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‘Parker’ Review: How to Turn a Serviceable Thriller into a Bloody Bore

You could completely remove the Jennifer Lopez character from this Jason Statham shoot-em-up and have a much sharper and less muddled movie

If you’ve ever wanted to see the camel that’s the result of that proverbial horse-building committee, check out “Parker” — and the hump, you’ll pardon the expression, is the character played by Jennifer Lopez. But more on her in a moment.

Jason Statham stars as Jason Statham as Parker, a master criminal who actually believes in honor among thieves. That’s why he’s so furious and out for revenge against the quartet of hoods (played by Michael Chiklis, Wendell Parker, Micah A. Hauptman and Clifton Collins, Jr.) who bungled their recent robbery of a state fair. Oh, and they also shot Parker and left him for dead by the side of the road, but that almost seems like a secondary offense to our hero.

Parker tracks these goons to Palm Beach, where they’re planning a complicated jewel heist, and poses as a Houston billionaire in the hopes of getting real estate agent Leslie (Lopez) to point out houses that have been recently purchased for about a million dollars, which was the take from the state fair job. Never mind that Statham has one of the least convincing Texas accents ever to be heard on the big screen; by this point in the movie, that’s small potatoes.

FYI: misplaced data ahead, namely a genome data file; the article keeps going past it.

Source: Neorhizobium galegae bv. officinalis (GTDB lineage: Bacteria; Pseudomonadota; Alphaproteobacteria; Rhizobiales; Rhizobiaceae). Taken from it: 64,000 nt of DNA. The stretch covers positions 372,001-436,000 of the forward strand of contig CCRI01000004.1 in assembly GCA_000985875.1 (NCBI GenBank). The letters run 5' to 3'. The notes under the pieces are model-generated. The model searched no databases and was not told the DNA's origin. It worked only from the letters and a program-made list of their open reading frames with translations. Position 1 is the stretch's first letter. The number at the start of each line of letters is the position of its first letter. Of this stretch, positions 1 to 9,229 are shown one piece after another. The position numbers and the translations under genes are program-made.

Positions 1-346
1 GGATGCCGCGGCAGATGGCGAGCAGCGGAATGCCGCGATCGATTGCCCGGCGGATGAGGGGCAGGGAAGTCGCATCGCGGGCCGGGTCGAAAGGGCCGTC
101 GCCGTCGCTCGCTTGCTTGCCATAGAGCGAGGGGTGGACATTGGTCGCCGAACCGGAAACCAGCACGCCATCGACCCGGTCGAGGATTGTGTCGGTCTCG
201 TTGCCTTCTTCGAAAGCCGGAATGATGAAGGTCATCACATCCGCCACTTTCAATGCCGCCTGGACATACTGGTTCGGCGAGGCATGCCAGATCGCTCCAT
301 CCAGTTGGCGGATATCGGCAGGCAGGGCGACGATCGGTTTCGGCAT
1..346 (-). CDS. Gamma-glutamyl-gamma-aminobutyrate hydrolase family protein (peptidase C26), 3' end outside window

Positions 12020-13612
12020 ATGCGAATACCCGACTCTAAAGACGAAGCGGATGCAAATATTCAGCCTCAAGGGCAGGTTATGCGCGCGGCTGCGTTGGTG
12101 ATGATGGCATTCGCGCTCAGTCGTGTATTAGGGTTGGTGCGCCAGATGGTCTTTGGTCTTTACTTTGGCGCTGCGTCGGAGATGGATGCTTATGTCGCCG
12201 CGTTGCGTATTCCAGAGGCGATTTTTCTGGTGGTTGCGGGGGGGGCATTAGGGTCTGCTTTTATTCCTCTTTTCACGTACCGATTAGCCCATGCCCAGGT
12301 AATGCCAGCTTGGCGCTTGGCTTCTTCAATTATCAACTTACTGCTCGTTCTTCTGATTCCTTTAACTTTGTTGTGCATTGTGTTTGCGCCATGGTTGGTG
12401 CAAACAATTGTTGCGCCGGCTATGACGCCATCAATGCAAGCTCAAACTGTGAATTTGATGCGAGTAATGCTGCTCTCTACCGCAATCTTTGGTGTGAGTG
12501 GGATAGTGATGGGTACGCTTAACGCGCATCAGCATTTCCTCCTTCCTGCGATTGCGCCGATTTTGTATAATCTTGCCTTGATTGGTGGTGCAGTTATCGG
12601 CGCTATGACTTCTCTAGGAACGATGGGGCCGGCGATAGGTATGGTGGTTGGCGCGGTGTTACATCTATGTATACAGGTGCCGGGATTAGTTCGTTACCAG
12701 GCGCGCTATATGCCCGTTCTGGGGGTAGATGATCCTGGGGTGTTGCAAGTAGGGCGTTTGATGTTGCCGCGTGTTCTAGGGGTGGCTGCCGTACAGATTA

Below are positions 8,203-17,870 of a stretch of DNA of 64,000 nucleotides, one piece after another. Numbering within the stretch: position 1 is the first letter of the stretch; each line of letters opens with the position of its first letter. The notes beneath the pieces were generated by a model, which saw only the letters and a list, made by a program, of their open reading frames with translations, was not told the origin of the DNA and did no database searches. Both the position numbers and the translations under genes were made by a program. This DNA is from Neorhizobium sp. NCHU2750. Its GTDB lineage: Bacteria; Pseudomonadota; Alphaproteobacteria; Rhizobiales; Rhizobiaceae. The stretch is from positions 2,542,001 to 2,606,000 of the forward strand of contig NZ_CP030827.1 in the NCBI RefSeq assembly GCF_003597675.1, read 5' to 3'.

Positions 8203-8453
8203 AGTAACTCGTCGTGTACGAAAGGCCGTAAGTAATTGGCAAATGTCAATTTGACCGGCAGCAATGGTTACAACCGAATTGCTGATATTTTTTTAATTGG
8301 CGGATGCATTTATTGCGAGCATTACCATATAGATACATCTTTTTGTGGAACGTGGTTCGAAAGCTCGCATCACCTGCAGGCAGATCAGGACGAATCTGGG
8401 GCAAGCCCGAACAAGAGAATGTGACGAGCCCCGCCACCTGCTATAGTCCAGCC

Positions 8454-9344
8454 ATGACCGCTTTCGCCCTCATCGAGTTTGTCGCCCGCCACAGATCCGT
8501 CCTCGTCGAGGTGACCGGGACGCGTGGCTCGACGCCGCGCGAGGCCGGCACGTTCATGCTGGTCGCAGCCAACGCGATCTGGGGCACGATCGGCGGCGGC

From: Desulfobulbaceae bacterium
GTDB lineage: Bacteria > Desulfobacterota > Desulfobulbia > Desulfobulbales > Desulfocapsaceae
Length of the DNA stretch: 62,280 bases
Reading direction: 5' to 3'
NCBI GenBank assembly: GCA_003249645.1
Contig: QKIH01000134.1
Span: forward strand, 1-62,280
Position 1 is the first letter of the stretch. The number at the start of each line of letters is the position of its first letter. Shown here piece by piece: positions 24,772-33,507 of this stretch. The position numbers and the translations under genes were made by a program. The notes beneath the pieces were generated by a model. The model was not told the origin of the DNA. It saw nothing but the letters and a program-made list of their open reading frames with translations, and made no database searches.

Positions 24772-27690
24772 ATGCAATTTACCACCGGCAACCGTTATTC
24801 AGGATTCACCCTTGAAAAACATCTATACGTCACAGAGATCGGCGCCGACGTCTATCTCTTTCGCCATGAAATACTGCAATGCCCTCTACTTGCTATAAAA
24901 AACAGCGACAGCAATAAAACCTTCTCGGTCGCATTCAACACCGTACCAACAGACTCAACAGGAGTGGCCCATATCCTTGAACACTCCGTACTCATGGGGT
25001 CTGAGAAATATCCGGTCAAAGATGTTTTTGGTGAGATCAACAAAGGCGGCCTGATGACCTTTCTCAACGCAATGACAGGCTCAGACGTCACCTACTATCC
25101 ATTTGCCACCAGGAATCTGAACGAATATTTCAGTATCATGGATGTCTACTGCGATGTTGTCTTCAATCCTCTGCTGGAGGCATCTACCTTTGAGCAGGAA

The problem is that Leslie and her problems (divorced, in debt, living with her mom, hates her job) feel completely grafted onto “Parker” for no apparent reason, except perhaps opening up the film to a female demographic that would otherwise be turned off by this very violent movie; Statham, as tends to be his wont on screen, beats up a lot of people, shoots many more, and winds up bleeding as the result of several vicious attacks.

Director Taylor Hackford is an old hand behind the camera, but he shows no fluidity in going from, say, a clunky expository scene where Leslie spills her complaints to Parker over a glass of Chablis to an intense hotel-room skirmish in which Parker lets a knife cut through the middle of his palm as a way to keep from getting stabbed.

The character of Leslie is made all the more extraneous by the fact that Parker already has a girlfriend (a personality-free pixie played by Emma Booth) — just as well, since Statham and Lopez generate zero chemistry. It’s not entirely Lopez’s fault; can you name any Statham movie where the female lead was more than window dressing? But the screenplay by John J. McLaughlin (“Hitchcock”), based on the popular novel by the late, great Donald E. Westlake (writing as Richard Stark), gives Leslie two basic modes: Squealing Idiot and Useless Hostage.

(Parker has previously been brought to the screen in a variety of much, much better movies, including “Point Blank,” “The Outfit” and even Godard’s “Made in U.S.A.,” where the character was rewritten as a woman and played by Anna Karina.)

And don’t even ask why Leslie’s soap-obsessed mother (Patti LuPone, of all people) would give shelter and succor to a busted-up and bleeding Parker, whom she’s never met.

If “Parker” had just focused on Parker and his bloody mission of vengeance, they might have wound up with an unspectacular but still exciting action movie; Statham, after all, does this sort of thing about as well as anyone on the big screen this decade. Too bad the committee couldn’t just settle for a serviceable horse and instead went for a completely ungainly camel.